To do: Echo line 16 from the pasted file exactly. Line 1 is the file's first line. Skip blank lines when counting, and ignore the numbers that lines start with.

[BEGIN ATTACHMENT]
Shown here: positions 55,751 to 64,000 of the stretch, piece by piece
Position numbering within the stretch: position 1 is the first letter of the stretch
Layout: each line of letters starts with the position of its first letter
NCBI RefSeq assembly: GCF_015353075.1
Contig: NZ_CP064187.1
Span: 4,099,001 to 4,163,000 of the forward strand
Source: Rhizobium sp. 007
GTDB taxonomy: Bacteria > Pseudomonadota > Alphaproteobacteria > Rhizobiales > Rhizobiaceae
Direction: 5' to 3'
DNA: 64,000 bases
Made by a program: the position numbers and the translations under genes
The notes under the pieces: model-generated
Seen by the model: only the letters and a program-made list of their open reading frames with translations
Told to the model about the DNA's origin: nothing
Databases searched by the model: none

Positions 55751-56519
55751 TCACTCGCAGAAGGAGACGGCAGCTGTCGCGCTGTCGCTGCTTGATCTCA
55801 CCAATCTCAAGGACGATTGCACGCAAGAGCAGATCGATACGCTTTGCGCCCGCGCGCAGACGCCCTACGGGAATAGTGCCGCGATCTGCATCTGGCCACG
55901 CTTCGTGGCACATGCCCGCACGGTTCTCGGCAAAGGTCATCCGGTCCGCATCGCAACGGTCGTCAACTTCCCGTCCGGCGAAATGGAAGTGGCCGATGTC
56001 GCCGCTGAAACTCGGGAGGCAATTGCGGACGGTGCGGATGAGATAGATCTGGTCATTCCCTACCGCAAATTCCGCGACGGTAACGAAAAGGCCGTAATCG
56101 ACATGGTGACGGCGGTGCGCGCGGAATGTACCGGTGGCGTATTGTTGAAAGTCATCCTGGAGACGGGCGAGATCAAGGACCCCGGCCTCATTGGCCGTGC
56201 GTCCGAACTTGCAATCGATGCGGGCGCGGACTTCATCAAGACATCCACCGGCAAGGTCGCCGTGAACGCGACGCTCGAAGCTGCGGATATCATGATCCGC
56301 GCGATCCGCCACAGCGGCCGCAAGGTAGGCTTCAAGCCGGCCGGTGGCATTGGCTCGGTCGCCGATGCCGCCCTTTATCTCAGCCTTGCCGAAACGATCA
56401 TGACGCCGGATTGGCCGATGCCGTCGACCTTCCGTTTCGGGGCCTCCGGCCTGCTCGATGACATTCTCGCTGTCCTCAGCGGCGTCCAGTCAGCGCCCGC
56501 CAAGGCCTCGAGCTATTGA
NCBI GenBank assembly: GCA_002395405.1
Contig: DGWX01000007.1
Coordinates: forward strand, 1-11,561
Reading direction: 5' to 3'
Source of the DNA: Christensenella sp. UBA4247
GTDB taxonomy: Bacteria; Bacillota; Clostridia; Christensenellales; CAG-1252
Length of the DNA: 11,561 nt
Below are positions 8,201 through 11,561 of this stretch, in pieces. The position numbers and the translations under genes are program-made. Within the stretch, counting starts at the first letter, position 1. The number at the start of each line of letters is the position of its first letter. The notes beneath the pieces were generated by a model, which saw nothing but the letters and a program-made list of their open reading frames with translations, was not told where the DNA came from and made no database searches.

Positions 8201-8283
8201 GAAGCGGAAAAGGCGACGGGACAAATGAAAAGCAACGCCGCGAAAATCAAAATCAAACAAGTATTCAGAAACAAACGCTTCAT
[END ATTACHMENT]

Positions 55751-56519